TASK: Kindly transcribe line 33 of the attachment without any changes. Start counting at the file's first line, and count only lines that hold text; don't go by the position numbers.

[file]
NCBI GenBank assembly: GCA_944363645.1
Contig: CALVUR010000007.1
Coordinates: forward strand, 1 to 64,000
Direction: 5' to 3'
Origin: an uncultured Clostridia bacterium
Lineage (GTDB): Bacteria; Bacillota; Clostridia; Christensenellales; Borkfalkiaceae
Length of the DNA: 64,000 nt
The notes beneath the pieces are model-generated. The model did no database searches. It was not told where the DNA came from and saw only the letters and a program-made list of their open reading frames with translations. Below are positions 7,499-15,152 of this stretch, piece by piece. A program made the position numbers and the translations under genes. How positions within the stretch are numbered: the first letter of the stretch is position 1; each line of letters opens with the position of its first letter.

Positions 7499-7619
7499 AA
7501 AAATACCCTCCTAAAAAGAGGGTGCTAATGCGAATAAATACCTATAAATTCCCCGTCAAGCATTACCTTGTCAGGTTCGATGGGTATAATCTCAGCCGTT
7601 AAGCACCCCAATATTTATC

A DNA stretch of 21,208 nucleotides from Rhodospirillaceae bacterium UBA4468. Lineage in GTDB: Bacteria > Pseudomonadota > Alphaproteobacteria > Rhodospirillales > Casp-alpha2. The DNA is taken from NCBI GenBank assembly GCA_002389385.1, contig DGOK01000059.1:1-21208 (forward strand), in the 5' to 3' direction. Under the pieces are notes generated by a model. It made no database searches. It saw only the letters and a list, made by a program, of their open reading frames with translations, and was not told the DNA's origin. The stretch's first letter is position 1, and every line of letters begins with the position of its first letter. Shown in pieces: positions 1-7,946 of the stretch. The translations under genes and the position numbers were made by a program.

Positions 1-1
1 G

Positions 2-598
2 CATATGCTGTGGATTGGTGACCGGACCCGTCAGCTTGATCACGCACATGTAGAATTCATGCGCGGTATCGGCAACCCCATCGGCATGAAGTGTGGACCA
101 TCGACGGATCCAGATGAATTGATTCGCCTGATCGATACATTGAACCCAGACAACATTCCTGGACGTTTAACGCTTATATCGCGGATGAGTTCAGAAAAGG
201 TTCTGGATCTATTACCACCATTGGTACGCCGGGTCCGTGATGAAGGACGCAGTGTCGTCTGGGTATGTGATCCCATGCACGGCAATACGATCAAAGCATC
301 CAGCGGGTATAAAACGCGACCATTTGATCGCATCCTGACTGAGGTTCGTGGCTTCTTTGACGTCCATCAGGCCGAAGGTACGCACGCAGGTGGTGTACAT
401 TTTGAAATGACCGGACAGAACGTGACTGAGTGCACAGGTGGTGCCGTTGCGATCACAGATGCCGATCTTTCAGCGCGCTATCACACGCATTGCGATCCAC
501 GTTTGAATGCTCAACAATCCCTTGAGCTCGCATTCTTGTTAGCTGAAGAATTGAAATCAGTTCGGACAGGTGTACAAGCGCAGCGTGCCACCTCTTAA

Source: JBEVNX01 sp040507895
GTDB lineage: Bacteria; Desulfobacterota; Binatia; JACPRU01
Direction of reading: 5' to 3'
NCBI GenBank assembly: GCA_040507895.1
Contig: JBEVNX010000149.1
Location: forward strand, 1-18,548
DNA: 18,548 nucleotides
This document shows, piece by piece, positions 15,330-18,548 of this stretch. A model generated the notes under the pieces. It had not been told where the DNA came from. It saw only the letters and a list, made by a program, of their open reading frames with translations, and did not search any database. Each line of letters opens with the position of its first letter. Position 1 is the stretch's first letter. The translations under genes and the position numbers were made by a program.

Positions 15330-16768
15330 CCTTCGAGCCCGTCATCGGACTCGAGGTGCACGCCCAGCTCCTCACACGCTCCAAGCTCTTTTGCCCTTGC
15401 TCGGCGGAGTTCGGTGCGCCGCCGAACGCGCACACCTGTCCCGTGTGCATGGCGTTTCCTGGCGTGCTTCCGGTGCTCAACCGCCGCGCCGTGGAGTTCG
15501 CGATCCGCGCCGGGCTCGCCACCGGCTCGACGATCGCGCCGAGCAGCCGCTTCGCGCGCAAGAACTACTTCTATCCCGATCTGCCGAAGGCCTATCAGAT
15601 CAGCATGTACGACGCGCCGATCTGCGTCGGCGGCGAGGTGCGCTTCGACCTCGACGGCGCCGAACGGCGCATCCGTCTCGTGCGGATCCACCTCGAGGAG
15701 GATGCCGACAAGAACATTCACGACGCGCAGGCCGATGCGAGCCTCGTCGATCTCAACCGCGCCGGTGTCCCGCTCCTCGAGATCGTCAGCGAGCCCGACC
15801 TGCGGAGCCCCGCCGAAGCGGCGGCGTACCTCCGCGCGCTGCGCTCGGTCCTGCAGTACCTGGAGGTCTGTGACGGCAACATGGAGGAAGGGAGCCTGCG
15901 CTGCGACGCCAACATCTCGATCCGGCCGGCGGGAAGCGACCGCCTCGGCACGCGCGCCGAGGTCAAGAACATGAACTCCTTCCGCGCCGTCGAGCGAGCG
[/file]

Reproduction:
15401 TCGGCGGAGTTCGGTGCGCCGCCGAACGCGCACACCTGTCCCGTGTGCATGGCGTTTCCTGGCGTGCTTCCGGTGCTCAACCGCCGCGCCGTGGAGTTCG